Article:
National Consumer Credit Protection Amendment (Small Amount Credit Contract and Consumer Lease Reforms) Bill 2019 (No. 2)

9 November 2020

One of the great privileges of serving in this place is being able to hear the stories and experiences of Australians from all walks of life, in all manner of situations. Some of these stories are inspiring; others are moving reminders of what defines us. Some are stories which challenge us in any number of ways, and some are deeply affecting and stick with you for weeks and months after.

One such story for me was from a witness to the inquiry for this bill, the National Consumer Credit Protection Amendment (Small Amount Credit Contract and Consumer Lease Reforms) Bill 2019 (No. 2). He was a last minute inclusion and, I suspect, was somewhat reluctant to share his story a with a roomful of strangers. I am glad he did. He spoke about his son's hospitalisation, the long hours he spent at hospital, the worry that he felt and the stress as his savings ran down. To make ends meet, he contacted a payday lender. It was clear how effortless the process was. The lender made it so easy to go from an inquiry to an application to finalising a loan. I have no doubt that this is a process intentionally designed to avoid moments of reflection or decision. Sadly, and as happens so often, this one loan became a series of loans and the debt was rolled over again and again, each time requiring a new application with new fees and more interest and each time leaving the borrower in greater debt and distress. This is how a single small loan becomes a financial catastrophe. It can be an extremely easy, rapid transition to the point where a loan is able to ruin a person's finances, their credit and also their relationships. There should be no doubt that these are dangerous financial products and their use requires close regulatory oversight.

This bill was introduced almost a year ago by Senator McAllister and me. We both felt deeply frustrated by the government's inaction on payday lenders. It is a well established fact that many of these lenders are dishonest and exploitative. But, when we heard from them at the inquiry, you'd think that butter wouldn't melt in their mouths. The existing regulatory framework does little to lift the standards in the industry or to protect consumers. So back in 2017 the government at that time decided to act. They drafted a bill that would cap fees, ban door-to-door sales and increase penalties for unscrupulous actions relating to payday loans and consumer leases. It wasn't enough, but it was a step in the right direction. Treasury circulated an exposure draft and the industry lobbying immediately began. The lobbying must have been incredibly effective, because the government soon gave up. They stopped all work on it. They didn't give up on some of the more controversial aspects or water down their proposal; they just gave up on it completely. The government preferred to keep a few lobbyists and loan sharks happy than protect financially vulnerable consumers from exploitation. After years of inaction, Senator McAllister and I introduced the bill in the hope of passing the government's own legislation for them—or shaming them into doing the right thing themselves. It turns out shame doesn't have much effect on this government. In the three years since they walked away from this legislation, thousands of borrowers have been conned into loans they didn't need and couldn't afford. Many of these people could have been protected if the government had acted.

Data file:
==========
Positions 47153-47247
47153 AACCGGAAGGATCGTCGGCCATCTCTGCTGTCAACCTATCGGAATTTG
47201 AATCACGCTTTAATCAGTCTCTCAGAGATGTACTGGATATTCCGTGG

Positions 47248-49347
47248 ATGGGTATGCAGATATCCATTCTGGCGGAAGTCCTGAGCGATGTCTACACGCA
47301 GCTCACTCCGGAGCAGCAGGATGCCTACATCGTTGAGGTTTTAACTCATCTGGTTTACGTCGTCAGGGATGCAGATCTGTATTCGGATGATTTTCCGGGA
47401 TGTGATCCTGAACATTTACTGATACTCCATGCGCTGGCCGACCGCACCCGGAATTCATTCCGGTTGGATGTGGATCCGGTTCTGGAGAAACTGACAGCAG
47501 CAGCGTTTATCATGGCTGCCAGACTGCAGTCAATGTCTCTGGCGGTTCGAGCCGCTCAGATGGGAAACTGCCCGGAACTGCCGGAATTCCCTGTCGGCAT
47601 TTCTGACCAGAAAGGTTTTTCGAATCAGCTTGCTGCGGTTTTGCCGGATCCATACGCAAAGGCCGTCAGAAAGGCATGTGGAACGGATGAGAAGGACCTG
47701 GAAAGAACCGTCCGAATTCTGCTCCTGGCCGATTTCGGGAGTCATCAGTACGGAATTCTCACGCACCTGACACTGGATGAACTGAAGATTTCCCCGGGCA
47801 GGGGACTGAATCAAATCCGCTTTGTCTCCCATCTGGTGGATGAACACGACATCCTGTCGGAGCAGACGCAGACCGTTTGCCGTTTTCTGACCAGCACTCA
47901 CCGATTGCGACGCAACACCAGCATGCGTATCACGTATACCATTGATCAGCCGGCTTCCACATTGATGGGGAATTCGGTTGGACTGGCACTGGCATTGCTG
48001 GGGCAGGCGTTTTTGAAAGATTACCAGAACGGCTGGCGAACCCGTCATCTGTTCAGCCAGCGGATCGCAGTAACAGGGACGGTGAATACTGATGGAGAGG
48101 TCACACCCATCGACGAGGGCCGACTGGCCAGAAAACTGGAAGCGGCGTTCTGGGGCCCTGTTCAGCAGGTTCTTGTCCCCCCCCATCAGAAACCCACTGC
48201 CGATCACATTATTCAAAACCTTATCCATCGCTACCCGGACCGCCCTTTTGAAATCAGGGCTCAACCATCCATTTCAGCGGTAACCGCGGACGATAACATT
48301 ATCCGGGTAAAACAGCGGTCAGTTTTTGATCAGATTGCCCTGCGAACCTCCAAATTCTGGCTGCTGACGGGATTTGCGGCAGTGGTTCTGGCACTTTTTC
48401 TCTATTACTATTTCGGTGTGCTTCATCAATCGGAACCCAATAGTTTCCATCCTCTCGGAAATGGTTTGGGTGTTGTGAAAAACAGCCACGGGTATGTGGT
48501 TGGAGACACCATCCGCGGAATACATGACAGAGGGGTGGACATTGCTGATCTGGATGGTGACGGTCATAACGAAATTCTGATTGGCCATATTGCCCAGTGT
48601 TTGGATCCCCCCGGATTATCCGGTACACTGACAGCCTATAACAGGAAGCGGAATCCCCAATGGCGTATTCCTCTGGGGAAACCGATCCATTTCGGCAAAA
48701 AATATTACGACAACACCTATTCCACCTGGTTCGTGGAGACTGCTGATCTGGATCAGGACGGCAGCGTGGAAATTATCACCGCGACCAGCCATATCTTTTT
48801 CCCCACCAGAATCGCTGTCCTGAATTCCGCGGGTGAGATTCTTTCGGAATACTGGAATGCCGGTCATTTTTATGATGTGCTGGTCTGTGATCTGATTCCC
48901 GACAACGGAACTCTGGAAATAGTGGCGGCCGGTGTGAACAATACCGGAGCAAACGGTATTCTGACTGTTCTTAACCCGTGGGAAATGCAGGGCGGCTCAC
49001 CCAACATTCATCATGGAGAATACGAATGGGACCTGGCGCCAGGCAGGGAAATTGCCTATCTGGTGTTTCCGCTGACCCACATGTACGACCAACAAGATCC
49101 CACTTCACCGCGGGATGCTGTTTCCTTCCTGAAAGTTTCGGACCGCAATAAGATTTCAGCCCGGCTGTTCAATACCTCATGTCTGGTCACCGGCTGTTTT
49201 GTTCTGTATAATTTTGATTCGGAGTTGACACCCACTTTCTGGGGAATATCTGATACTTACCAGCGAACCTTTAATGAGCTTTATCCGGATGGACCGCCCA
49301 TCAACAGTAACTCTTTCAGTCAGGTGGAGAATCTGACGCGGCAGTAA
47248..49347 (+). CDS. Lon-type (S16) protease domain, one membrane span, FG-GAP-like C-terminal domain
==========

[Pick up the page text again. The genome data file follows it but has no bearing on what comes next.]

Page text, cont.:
In the last few years, as has become clear, the 2017 proposal was not going to be enough. The restrictions, protections and penalties all need to be stronger. I had hoped this is what the government's new proposal would provide, but, no, they've gone in the other direction. They've actually watered down their proposal when it needs strengthening. It's not hard to see what's going on. They have heard and seen the stories of exploitation by dodgy lenders during the pandemic. They know the community expects the government to protect them from this kind of behaviour. This weak response allows them to claim they are taking action but without delivering any greater protections for consumers and without doing anything to upset the dodgy lenders.

Under normal circumstances, the government would be actively making the case for its legislation. There would be a discussion paper, press releases, dozens of interviews with a minister and an army of Treasury officials out to explain the details, but on payday lending reforms there is silence. It's not surprising. Who would want to front up and defend it? Who would want to face the question: why has the government softened its position on payday lenders in the middle of a recession? Nothing justifies this approach—nothing that the community would find acceptable.

This campaign isn't over. We still have to proceed with this bill, because someone has to change the rules. Someone has to recognise that COVID-19 financial support doesn't reach everyone in the community, and that there are people in desperate financial situations who are vulnerable and are being exploited. Lenders are there who are making a living by preying on that vulnerability. The government has made clear that they are not willing to stop this, so I hope the Senate will support this bill, and I hope members of the coalition in the other place will consider their most vulnerable constituents and their conscience when this bill comes before them.

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